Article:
Tory whips and publicans are the only people smiling in parliament tonight, after a mammoth three and a half hour voting session on amendments to the Illegal Migration Bill. The House of Commons bars are now rammed with MPs, who spent the afternoon debating and voting on changes to the government’s plans to ‘stop the boats.’
Divisions began just after ten to five and wrapped up shortly after 8:30 p.m. All the amendments put down by the House of Lords were defeated by the government across 18 divisions, with Steve Baker quoting one MP as saying in the voting lobby that they had ‘enjoyed the first 16’. It is, by some stretch, the most number of back to back votes cast in this parliament.
Ministers expected to win in the Commons tonight, given their working majority of 60 and yesterday’s concessions by the Home Office. These include protections for children, pregnant women and stopping the removal provision applying retroactively from when the Bill was introduced, rather than when it becomes law.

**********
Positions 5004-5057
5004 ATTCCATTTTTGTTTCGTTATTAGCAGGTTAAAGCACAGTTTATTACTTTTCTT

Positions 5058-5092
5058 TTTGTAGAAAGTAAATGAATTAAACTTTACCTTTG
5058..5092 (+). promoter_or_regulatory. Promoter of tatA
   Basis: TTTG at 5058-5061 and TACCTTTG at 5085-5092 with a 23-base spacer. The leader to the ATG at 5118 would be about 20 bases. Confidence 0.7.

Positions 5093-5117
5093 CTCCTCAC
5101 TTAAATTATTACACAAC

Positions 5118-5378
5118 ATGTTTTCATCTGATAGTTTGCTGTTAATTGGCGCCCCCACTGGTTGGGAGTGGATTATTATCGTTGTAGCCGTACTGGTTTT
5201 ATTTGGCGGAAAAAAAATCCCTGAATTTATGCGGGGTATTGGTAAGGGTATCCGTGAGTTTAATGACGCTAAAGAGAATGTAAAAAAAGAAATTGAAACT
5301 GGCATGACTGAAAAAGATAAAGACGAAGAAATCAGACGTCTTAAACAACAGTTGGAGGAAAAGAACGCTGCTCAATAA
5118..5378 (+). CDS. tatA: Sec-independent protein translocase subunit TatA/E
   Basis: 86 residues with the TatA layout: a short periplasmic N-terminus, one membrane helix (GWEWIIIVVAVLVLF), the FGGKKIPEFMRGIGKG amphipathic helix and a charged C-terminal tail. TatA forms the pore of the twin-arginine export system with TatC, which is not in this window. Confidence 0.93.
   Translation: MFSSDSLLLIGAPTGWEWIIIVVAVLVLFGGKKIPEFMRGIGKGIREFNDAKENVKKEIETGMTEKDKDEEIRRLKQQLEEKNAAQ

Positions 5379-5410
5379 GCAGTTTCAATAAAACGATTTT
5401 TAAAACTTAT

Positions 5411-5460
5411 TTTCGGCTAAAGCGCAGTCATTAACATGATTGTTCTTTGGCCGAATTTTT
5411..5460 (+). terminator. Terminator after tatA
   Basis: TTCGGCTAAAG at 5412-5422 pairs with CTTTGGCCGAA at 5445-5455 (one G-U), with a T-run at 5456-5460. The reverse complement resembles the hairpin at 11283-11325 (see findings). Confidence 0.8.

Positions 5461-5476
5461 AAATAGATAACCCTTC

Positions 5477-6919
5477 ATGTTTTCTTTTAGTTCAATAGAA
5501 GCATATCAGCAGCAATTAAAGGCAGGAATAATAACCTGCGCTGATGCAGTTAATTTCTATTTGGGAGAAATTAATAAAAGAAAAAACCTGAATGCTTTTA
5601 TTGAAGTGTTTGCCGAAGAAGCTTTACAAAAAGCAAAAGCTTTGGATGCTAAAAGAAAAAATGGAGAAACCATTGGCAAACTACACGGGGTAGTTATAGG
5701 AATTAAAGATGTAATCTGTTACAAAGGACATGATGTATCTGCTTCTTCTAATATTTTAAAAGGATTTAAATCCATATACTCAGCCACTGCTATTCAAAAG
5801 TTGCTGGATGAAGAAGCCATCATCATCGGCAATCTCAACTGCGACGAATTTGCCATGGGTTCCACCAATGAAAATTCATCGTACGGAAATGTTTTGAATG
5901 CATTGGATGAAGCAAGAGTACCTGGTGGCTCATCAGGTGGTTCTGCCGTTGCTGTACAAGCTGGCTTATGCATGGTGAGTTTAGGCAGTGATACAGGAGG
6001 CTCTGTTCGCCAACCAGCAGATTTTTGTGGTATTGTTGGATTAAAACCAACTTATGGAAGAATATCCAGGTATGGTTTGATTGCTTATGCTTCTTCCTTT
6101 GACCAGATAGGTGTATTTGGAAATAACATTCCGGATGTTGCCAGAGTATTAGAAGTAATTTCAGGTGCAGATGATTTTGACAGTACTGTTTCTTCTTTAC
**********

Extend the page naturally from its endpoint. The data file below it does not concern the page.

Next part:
The sheer number of amendments though was testament to the strength of feeling in the House of Lords about the gravity of the measures proposed in this legislation. And those concerns are shared by some Tory MPs too, with 15 including Damian Green, David Davis and Iain Duncan Smith among those who voted against the government’s alternative amendments to maintaining a time limit for detaining separated children.
The legislation now goes back to the Lords as we enter the final stages of parliamentary ping-pong, with the government keen to have Royal Assent granted before the summer recess. Critics in the Lords will take heart from Sunak’s backbench critics, including Theresa May who warned in this afternoon’s debate that this Bill will undermine Britain’s modern slavery efforts.